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FirstFT: Hedge funds lose $6bn betting against cruise lines and hotels

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Hedge funds have lost more than $6bn this year betting against cruise lines and hotels after underestimating the resilience of US consumers.

Cruise lines Royal Caribbean and Carnival are two of the 10 most heavily shorted companies in the S&P 500 but have confounded short sellers’ expectations by more than doubling in value so far this year.

Short sellers — typically hedge funds — aim to make money by selling borrowed stock and buying it back at a lower price when the shares decline. The sharp rally in cruise lines and other holiday accommodations, however, has left them sitting on $6.4bn of mark-to-market losses, according to data from S3 Partners.

Carnival, Royal Caribbean and smaller rival Norwegian accounted for $2.9bn of the losses. Large short positions in Airbnb, which has rallied 70 per cent year to date, and, which is up 44 per cent, have also inflicted big losses.

Many US investors started the year expecting an impending recession, encouraging them to avoid sectors that would be exposed to a downturn in consumer spending.

However, economic growth has remained resilient in the face of higher interest rates, boosting confidence about the chances of a “soft landing” — bringing down inflation without causing a recession.

Here’s what else I’m keeping tabs on today:

  • Economic data: US jobs figures are expected to show growth has fallen to its lowest level since 2020, with the labour market slowly cooling after almost 18 months of interest rate rises.

  • Saudi-led Ukraine talks: Dozens of countries will take part in a conference hosted by the kingdom to sway developing countries to support Kyiv’s demands for Russia to withdraw troops.

  • Results: AP Møller-Maersk, Capita, Commerzbank, Crédit Agricole, Dufry, Royal London, Swiss Re and WPP report.

How well did you keep up with the news this week? Take our quiz.

Five more top stories

1. The number of paying subscribers of Apple’s digital services has crossed 1bn worldwide, helping to lift profits by 2.3 per cent year on year last quarter. But while services revenue reached a record high, sales of iPhones, Macs and iPads fell, showing some headwinds remained in the hardware division. Here’s more from yesterday’s results.

2. Exclusive: China’s deal activity in the US has dropped to its lowest level in almost two decades, totalling just $221mn so far this year compared with $3.4bn amassed by this time last year. Here’s how geopolitical tensions are weighing on cross-border financial activity.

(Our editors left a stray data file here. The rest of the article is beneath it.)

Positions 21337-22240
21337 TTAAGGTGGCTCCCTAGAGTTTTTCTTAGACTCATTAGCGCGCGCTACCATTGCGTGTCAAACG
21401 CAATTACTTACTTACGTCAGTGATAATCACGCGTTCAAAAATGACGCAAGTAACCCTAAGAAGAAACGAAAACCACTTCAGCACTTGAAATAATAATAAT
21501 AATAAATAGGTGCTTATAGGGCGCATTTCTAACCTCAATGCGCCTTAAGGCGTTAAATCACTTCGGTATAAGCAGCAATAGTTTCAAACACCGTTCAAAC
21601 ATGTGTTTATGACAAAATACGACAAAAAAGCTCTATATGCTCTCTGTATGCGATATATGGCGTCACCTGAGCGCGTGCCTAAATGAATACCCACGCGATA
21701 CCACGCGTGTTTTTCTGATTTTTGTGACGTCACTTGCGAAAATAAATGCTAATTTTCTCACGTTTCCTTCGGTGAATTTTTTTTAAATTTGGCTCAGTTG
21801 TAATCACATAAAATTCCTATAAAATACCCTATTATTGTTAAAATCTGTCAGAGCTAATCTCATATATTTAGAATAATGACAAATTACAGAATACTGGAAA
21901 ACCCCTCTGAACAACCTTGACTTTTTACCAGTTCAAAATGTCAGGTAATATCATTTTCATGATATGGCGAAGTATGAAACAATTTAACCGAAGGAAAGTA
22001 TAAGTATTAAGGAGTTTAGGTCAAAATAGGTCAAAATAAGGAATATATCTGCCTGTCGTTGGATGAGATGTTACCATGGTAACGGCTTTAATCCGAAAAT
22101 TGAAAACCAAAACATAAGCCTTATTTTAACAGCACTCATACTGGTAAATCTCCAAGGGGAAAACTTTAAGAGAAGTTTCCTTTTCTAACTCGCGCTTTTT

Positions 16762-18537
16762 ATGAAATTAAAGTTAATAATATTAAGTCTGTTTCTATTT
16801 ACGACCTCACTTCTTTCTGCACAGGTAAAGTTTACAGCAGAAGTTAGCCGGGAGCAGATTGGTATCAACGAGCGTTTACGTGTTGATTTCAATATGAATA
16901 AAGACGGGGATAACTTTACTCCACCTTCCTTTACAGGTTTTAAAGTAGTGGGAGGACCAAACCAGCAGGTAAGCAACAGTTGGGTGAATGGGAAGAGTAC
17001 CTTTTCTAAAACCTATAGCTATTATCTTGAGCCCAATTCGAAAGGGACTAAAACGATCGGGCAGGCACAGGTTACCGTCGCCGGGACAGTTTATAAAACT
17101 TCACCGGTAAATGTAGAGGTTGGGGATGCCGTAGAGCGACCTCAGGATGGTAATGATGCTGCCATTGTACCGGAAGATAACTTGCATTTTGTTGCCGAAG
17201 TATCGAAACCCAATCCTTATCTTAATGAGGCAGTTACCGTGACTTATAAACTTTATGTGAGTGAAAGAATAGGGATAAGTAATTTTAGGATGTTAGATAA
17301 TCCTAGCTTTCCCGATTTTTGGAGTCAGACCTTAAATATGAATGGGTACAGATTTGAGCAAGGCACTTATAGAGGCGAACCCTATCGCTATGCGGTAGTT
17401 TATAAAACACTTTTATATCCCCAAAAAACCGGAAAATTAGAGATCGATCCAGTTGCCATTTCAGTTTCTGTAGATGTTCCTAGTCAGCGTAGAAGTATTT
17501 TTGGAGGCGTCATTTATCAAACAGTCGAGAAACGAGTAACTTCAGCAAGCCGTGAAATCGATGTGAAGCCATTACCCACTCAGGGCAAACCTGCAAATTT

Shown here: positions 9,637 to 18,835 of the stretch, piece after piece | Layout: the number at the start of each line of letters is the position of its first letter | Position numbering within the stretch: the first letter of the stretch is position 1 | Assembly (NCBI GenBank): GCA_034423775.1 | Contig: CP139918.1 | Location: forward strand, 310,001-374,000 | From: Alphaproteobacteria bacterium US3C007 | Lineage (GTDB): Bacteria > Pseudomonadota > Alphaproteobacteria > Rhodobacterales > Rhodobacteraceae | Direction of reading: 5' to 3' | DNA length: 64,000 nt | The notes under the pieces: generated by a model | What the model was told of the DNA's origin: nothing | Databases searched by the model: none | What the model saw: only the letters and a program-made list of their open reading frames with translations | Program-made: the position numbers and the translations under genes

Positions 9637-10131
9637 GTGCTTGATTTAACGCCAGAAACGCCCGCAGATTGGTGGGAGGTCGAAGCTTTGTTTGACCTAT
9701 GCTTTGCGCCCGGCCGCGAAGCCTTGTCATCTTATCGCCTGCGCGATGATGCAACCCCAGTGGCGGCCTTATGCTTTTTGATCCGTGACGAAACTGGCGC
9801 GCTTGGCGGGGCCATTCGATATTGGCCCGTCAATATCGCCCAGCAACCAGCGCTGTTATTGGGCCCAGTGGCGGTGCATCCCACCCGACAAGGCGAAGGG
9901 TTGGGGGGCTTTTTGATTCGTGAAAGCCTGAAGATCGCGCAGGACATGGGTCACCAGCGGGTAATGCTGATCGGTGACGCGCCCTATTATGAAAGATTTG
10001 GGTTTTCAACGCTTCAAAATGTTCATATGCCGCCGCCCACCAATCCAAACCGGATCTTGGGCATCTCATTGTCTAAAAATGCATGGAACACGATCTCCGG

3. KKR is in advanced talks with Paramount to buy Simon & Schuster for more than $1.6bn, lower than the $2.2bn agreed by Penguin Random House before merger plans between the two US book publishers were blocked by regulators last year. Read the full story.

4. Donald Trump has pleaded not guilty and blasted “the most evil and heinous abuse of power” during his first court appearance in the latest criminal case brought against him. Prosecutors accuse the former US president of attempting to overturn the results of the 2020 election. Here’s what happened at yesterday’s arraignment — Trump’s third this year.

5. Banks that blacklist customers over political beliefs should be hit with heavy fines, said Jeremy Hunt. The UK chancellor told Britain’s financial regulator to launch an urgent review to find out the scale of “de-banking” and said the practice, exposed by former Brexit party leader Nigel Farage’s spat with elite bank Coutts, was “a threat to your right to express your opinions”.

News in-depth

Montage of Bank of England governor Andrew Bailey and a chart

After the sharpest tightening in monetary policy for 35 years, UK interest rates may finally be close to a peak. That was the message from Bank of England governor Andrew Bailey yesterday, as he set out forecasts for inflation to inch back to the central bank’s target against a backdrop of near-stagnant economic growth.

We’re also reading . . . 

Chart of the day

After a sensible quarter-percentage-point rise, how the Bank of England proceeds on interest rates matters greatly, writes the Financial Times editorial board. But part of the problem is that it is difficult to get a clear handle on how much previous increases are squeezing the economy, and the central bank has admitted it isn’t leaning much on its own internal model.

Take a break from the news

Here are our six films to watch this week, including Paris Memories, a drama by Alice Winocour about recovering erased memories following the trauma of the terrorist attacks in and around the Bataclan concert hall in November 2015.

Virginie Efira in ‘Paris Memories’
Virginie Efira in ‘Paris Memories’ © Stephanie Branchu

Additional contributions by Benjamin Wilhelm and Gordon Smith

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